Is There Too Much Inequality In America?

The distribution of wealth in America is grotesquely uneven. One can find in the same American city—on the same American street—individuals worth billions of dollars (more than the GDP of numerous countries) and people without a home or reliable source of food. In a country with millions of millionaires, 582,500 Americans were homeless on a single representative night in 2022.

This is as addressable as it is insane: merely redistributing 1 percent of the richest Americans’ wealth—many billions of dollars—could alleviate tremendous human suffering.

And it keeps getting worse. According to Forbes, “In 1987 … there were 140 billionaires in the world with a combined net worth of $295 billion.” But now, in 2024, there are “more billionaires than ever: 2,781 in all, 141 more than last year and 26 more than the record set in 2021. They’re richer than ever, worth $14.2 trillion in aggregate, up by $2 trillion from 2023 and $1.1 trillion above the previous record, also set in 2021.” Forbes continued, “Much of the gains come from the top 20, who added a combined $700 billion in wealth since 2023, and from the U.S., which now boasts a record 813 billionaires worth a combined $5.7 trillion.”

To put extreme inequality in perspective globally, Oxfam International explained in January 2023 that $1.7 trillion is “enough to lift two billion people out of poverty.”

U.S. money is pictured.

Peter Dazeley/Contributor/Getty Images

That’s right. Just a fraction of the wealth of a small number of people could bring billions out of poverty.

The problem isn’t just the ultra-rich, though. As Pew Research noted, America’s upper class is getting richer as its middle class shrinks: “The growth in income in recent decades has tilted to upper-income households. At the same time, the U.S. middle class, which once comprised the clear majority of Americans, is shrinking. Thus, a greater share of the nation’s aggregate income is now going to upper-income households and the share going to middle- and lower-income households is falling. The share of American adults who live in middle-income households has decreased from 61% in 1971 to 51% in 2019.”

Moreover, America’s inequality is worse than other wealthy nations. The Gini coefficient is a common measure of a country’s inequality. It measures inequality from 0 (perfect equality) to 1 (complete inequality). According to the Organization for Economic Cooperation and Development in 2017, “The Gini coefficient in the U.S. stood at 0.434.” This number “was higher than in any other of the G-7 countries, in which the Gini ranged from 0.326 in France to 0.392 in the UK, and inching closer to the level of inequality observed in India (0.495).”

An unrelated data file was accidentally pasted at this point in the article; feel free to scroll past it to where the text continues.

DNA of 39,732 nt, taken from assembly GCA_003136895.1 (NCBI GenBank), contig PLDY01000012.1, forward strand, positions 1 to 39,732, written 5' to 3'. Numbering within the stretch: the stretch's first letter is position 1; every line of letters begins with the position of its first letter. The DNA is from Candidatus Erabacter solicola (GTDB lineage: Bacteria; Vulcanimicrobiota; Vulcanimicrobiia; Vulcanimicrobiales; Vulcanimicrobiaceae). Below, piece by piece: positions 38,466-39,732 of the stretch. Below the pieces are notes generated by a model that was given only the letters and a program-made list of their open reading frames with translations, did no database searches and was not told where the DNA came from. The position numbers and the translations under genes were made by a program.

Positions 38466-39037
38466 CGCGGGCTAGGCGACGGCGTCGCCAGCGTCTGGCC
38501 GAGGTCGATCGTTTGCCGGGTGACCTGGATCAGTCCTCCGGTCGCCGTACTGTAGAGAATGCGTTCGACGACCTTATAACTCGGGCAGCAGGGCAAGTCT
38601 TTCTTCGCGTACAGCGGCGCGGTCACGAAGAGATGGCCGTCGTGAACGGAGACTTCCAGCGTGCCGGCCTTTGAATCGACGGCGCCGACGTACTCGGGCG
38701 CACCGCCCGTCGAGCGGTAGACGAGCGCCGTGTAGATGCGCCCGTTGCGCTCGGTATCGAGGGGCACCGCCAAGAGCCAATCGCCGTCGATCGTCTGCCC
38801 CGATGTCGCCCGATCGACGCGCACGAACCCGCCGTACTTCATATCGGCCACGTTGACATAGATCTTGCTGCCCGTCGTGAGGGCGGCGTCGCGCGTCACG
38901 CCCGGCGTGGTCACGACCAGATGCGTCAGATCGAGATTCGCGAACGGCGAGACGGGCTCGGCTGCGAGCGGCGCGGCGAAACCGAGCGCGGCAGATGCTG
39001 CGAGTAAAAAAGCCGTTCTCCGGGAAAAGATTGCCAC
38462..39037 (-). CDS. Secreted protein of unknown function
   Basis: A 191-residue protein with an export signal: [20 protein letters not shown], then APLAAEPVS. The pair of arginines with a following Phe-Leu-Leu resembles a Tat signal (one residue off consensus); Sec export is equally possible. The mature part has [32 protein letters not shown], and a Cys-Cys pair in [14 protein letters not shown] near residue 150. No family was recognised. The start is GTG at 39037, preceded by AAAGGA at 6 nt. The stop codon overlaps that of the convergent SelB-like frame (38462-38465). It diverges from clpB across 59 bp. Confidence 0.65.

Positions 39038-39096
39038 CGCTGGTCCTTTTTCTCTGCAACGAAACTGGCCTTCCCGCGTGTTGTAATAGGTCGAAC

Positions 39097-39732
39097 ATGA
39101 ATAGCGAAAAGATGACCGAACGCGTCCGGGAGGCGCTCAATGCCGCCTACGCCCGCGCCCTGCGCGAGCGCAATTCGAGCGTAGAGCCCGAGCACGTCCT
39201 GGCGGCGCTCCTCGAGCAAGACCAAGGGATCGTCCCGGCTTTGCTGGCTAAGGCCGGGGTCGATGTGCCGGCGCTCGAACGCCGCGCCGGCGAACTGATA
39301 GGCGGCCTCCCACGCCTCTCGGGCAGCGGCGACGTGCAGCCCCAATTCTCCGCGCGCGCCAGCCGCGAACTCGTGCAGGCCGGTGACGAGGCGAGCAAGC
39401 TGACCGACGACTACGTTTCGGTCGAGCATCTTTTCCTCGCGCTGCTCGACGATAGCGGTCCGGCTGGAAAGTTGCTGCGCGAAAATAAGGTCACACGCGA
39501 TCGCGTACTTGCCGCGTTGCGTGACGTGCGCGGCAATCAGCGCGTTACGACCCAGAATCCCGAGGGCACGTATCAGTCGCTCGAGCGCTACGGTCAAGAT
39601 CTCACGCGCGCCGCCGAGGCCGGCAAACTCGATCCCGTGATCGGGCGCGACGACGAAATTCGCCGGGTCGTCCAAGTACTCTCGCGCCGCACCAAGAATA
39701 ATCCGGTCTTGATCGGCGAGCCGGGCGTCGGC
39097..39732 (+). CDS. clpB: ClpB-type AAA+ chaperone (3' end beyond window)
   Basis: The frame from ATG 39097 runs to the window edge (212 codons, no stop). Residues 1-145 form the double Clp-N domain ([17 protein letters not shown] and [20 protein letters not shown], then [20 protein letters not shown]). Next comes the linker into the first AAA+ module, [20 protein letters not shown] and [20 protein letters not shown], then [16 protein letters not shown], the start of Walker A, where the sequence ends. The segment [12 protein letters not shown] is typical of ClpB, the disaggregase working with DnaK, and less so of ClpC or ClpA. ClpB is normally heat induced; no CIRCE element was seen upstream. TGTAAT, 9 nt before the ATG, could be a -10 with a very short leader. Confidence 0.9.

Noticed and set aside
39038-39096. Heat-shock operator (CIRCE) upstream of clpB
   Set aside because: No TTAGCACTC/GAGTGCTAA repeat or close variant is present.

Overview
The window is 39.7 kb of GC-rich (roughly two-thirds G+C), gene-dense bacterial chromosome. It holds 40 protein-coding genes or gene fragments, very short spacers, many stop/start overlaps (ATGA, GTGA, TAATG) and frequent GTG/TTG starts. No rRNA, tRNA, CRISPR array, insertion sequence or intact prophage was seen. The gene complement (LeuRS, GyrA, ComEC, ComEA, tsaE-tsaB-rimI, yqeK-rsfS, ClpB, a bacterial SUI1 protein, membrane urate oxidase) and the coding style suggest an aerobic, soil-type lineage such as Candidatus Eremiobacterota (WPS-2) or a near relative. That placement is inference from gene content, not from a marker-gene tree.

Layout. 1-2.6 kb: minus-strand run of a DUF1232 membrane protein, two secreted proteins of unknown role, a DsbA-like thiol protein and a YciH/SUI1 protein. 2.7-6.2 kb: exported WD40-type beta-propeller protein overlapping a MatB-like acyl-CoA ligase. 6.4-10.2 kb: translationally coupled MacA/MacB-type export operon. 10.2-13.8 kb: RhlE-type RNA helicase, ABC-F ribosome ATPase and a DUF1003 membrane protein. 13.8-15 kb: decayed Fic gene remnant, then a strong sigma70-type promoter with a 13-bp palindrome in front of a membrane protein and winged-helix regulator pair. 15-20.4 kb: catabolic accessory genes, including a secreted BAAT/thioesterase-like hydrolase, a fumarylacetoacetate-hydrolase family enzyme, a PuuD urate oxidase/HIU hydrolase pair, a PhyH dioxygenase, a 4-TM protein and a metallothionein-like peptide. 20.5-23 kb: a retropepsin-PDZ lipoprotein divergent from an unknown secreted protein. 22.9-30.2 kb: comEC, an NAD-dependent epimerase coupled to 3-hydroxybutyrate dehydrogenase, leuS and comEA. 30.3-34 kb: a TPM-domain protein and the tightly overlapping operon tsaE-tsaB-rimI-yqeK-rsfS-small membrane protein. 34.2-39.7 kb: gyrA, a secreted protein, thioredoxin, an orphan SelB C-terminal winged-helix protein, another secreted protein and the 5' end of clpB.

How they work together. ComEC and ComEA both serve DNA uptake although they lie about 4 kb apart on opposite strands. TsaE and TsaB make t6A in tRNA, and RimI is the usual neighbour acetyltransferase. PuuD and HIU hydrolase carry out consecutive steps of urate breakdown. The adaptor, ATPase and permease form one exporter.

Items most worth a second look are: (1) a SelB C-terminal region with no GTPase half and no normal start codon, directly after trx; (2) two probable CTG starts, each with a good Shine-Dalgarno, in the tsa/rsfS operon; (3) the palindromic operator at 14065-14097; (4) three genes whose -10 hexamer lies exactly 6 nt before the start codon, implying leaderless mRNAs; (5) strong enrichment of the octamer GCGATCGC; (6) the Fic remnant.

There are many drivers of this inequality. To name a few: technological automation, inherited wealth, insufficient corporate regulation, liberal trade policies, outsourced labor, a deficient tax system, and a broken public-education system.

Some inequality, however, is driven by individual choice (people opting to spend time on less-profitable activities) and work ethic (some people just work harder than others).

And, importantly, there’s nothing necessarily wrong with some people getting rich. A relatively large amount of inequality should even be encouraged. Hard work and ingenuity should be rewarded, as wealth first needs to be created before it can be redistributed. And business success stories motivate others to innovate and take risks that improve society at large. Innovation would plummet if entrepreneurs had severe caps on their income.

But an excessive, gratuitous, pathological level of inequality—like we have here in the United States—allows large-scale human suffering to go needlessly unaddressed. And, as the IMF explained, the consequences are widespread: “Growing inequality breeds social resentment and generates political instability. It also fuels populist, protectionist, and anti-globalization sentiments.”

There are many complicated public-policy questions about American society. This isn’t one of them. The same nation simply shouldn’t have a few jackpot winners worth billions of dollars, and at the same time, tens of millions struggling to get by.

William Cooper is the author of How America Works … And Why It Doesn’t.

The views expressed in this article are the writer’s own.